What is the Love Language in your Relationship?

Naturally, we are slaves of our backgrounds. Basic life tenets and principles that influence your entire life are entrenched from childhood. It seems alright, till you are exposed to life beyond that circle. For me? That exposure came when I joined a city campus for a teaching degree.

I would meet a girl whose family disposition shed lots of shadows on what I had presumed as ‘Just Fine’ with my own family.

Do not get me wrong. I grew up in a relatively happy family – just that, I’d realize later on that it was a little too basic. I grew up in the countryside, among the Meru people known for their emotional apathy. My girlfriend’s family lived in a middle-class estate in the outskirts of the city.

On my first visit to her home, I suffered a culture shock. No, not the common tribal kind. A sort of rarer and more pleasant one – the ‘love culture’ shock.

Their house had an open veranda space, with a polished wooden plaque side – with a message painstakingly etched into the wood:

“Listen with Ears of Tolerance. See through Eyes of Compassion. Speak with the Language of Love”.

I did not think much of it. Lots of African homes have wall hangings. My father’s living room had an ageless poster of Brazilian Diego Maradona, Miriam Makeba and a few cowrie shells. Her parents were out, at the time.

Her mother came in first, early evening. Mother and daughter camped in the kitchen cooking – and lady chit chat.

I’m alone in the sitting room, watching TV – when the father drives into the compound. As soon as the car’s motor dies, the old man starts shouting: “Hi! Ellen! Ellen!”

There’s a bit of shuffling in the kitchen. Then, the mum runs out of the house. My girlfriend comes and sits by me. She smiles impishly, and shrugs. She says:

“That’s how my dad calls my mum. If she doesn’t answer, he keeps at it with some variations of ‘Hi’ and ‘Ellen’ till she answers. Sometimes, mum hides to see if he’ll keep going!”

“Why?” I ask.

“It’s their love language! Quality time together”.

Growing up, I never saw my parent’s hug, kiss or even touch in the barest show of public affection. Here, now – I’m staying with a couple with grown children who cannot get enough of each other’s company. In this household, members wait up for each other at meal times. To prepare a meal – while the mum mashes potatoes, the father is dicing onions, tomatoes and garlic!

On the couple’s 50th anniversary, they had taken a hot air balloon ride over Maasai Mara Game Reserve. The couple, though, had been too deeply engrossed in conversation about some potato project upcountry!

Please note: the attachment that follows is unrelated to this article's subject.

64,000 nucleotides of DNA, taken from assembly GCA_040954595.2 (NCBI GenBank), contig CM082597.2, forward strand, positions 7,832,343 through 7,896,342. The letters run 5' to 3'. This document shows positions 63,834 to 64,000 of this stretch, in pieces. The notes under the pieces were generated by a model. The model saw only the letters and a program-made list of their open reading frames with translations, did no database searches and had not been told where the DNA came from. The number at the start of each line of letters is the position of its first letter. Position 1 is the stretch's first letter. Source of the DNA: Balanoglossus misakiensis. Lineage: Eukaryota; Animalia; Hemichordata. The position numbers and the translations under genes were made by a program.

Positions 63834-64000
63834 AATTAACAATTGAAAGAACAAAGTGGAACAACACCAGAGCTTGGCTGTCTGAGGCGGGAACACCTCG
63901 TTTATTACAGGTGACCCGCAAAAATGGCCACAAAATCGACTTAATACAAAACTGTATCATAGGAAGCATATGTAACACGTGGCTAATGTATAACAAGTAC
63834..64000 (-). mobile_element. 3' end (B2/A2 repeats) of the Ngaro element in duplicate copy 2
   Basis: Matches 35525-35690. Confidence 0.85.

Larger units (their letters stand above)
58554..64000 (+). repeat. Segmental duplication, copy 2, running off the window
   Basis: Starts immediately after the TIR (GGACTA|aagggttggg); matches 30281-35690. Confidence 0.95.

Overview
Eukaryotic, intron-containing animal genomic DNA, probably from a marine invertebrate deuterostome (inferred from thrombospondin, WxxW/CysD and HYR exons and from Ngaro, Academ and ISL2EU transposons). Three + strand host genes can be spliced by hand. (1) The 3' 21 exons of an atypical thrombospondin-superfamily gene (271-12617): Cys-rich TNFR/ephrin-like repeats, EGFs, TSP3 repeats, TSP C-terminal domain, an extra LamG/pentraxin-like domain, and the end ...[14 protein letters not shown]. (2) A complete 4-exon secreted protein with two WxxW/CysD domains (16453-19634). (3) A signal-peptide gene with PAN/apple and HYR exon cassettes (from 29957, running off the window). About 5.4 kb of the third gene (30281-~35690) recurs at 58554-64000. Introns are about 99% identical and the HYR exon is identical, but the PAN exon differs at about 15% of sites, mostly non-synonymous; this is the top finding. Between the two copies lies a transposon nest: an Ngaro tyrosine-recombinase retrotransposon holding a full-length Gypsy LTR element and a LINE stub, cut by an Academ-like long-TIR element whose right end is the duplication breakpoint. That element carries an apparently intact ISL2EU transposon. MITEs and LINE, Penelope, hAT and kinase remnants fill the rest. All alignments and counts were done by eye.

They so loved their quality time together.

After our joint graduation, tedious induction as trainee teachers and subsequent absorption by the Teachers Service Commission (TSC) – I came to realize my girlfriend’s love language. She loved gifting to express her feelings, and it began with her first salary.

While still in our induction, she had insisted on Co-op Bank’s Salary Accounts. When I asked why, she had just said: Daddy is quite choosy, but has been with Co-op Bank all his life. I obliged.

On her first salary, she showered me with gifts. She outdid herself over and above the usual Happy-Socks-gift on Christmas and Valentine’s Days. A Monopoly game set, a fancy set of ear pods – and, of course, a pair of Happy Socks!

Years later, I would come to appreciate the benefits of a long-term financial partnership with Co-op Bank. Presently, it’s even better. All government salaried employees – teachers, policemen, et al – enjoy exclusive financial perks that comes with a Co-op Bank Salary Account.

A Co-op Bank Salary Account is a Zero-balance account, only needs an Identity Card and KRA Pin number to open. To disregard such a minimalist appearance, it’s loaded with benefits. Once you get an account, you automatically qualify for an instant mobile loan of up to Ksh500,000 for small buys – posh furniture, a Smart TV set, et al.

Further, holding a Co-op Salary Account for six months qualifies you to a personal loan of up to Eight Million for larger asset purchases like real estate, cars, government bonds and other investments.

Tell me of a better financial partner, I’ll wait. Co-op Bank nails it.

Also Read: https://www.ghafla.com/sponsored/christmas-blues-father-in-laws-text-message-that-broke-my-heart/

About this writer:

Kibaki Muthamia

Storyteller. SEO & UX Expert. Scriptwriter. CVs & Resumes. Biographies. [email protected]